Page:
understanding of history. However, one must strike a balance between using history to

    complement one’s analysis and doing history for its own sake.

    Historical institutionalism is a useful way of incorporating history into social science. A

    branch of neo-institutionalism, historical institutionalism holds that “history matters” and that

    understanding the evolution of cultures and institutions must entail a systematic examination of

    path dependency, sequencing and timing (Thelen 1999). This is crucial for understanding the

    evolution of intergovernmental relations in Canada and Australia. Although this paper is

    centered on COAG and COF, a simple analysis of either institution in its present form would do

    little to answer the broader question. As Pierson (2004: 140) notes: “Snapshots hive off

    important aspects of the problem of institutional development, yielding misleading conclusions.”

    Each institution is the result of a long process and carries with it the historical baggage of

    preceding developments. Thus, for instance, one could not realistically explain the Council of the

    Federation without referring to its origins in the Annual Premiers Conference in the 1960s.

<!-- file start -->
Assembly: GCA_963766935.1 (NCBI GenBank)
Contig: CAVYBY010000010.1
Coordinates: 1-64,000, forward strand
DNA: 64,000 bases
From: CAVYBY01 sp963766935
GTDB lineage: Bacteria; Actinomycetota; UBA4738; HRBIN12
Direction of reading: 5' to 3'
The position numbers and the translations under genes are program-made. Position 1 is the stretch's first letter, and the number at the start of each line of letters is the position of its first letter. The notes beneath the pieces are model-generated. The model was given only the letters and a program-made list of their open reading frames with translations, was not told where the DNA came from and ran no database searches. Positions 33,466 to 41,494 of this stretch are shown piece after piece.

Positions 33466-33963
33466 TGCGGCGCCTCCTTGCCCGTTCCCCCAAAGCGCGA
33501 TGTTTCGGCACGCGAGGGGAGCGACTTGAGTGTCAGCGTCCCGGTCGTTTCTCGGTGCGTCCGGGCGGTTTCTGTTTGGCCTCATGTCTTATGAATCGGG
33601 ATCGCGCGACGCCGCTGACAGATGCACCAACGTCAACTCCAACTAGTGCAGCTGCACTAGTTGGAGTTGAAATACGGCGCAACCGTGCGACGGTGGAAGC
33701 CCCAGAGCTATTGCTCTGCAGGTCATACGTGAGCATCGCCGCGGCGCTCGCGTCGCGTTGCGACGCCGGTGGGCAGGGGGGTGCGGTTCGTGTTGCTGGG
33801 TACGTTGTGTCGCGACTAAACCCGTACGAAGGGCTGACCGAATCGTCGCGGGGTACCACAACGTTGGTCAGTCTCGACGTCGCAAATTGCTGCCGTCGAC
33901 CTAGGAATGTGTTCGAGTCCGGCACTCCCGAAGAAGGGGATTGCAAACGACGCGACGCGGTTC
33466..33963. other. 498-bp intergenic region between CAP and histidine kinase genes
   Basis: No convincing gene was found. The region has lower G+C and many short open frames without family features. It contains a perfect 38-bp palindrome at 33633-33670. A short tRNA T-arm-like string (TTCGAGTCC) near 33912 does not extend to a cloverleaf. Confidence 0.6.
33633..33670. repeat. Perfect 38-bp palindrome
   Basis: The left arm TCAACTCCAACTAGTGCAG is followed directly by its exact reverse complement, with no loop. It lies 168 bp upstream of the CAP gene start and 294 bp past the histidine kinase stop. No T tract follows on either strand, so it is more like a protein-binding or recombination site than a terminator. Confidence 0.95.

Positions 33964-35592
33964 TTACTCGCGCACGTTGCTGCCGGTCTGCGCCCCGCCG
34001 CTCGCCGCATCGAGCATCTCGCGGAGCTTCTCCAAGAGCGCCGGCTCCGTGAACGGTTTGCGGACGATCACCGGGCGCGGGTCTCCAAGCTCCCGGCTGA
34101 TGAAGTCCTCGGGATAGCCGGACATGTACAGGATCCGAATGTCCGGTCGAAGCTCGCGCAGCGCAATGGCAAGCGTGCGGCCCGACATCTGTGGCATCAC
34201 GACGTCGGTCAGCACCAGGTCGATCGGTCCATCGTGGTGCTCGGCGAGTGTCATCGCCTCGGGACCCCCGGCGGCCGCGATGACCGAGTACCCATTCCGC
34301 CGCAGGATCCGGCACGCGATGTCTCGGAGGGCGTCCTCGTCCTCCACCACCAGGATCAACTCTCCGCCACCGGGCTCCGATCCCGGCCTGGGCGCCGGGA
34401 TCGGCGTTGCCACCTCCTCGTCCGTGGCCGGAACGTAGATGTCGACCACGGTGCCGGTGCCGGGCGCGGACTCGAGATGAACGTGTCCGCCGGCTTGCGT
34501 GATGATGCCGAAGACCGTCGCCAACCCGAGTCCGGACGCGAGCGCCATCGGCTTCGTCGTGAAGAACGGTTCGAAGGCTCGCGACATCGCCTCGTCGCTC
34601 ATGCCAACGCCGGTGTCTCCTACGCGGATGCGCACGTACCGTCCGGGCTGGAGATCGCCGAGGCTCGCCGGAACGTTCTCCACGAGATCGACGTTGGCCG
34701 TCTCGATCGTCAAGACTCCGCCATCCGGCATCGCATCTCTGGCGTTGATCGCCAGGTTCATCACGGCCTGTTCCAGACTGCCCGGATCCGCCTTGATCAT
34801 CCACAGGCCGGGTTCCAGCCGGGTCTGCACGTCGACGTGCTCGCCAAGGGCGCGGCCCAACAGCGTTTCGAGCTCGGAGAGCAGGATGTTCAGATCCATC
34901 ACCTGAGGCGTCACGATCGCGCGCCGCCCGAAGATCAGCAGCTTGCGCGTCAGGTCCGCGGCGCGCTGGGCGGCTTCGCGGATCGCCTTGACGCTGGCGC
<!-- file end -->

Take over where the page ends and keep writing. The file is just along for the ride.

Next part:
However, rather than simply ‘bringing history back in’, historical institutionalism provides

    systematic models that help explain how history impacts today’s political world. One of these

    models, path dependence, demonstrates how key events (critical junctures) move a system from

    a position of relative openness to one of being locked-in to certain paths. This study will apply

    the concept of critical junctures to the history of IGR in Canada and Australia.

    Critical variables

    Federalism in both Canada and Australia has evolved along certain lines due to a number

    of factors. Historical-institutionalism helps us identify how critical junctures shaped the

    decentralized federalism of Canada and the centralized federalism of Australia; in other words to

    answer why horizontality in Canada and verticality in Australia. This will be demonstrated by

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    focusing on using four variables: the presence of Québec in Canada, the structure of fiscal

    federalism, the nature of judicial interpretation, and the party system. This is not an exhaustive

    list: these variables were chosen because they represent contrasting points between Canada and

    Australia while enabling a relatively comprehensive historical comparison. Moreover,

    collectively these variables present a set of critical junctures which have been established the

    path of federalism in each country.


    Canada was arguably founded on a critical juncture: the presence of a major national

    minority. The history of Canadian federalism is the history of a distinct Québec, and the

    presence of a major linguistic minority in one province has been a defining element of political

    life generally and intergovernmental relations more spec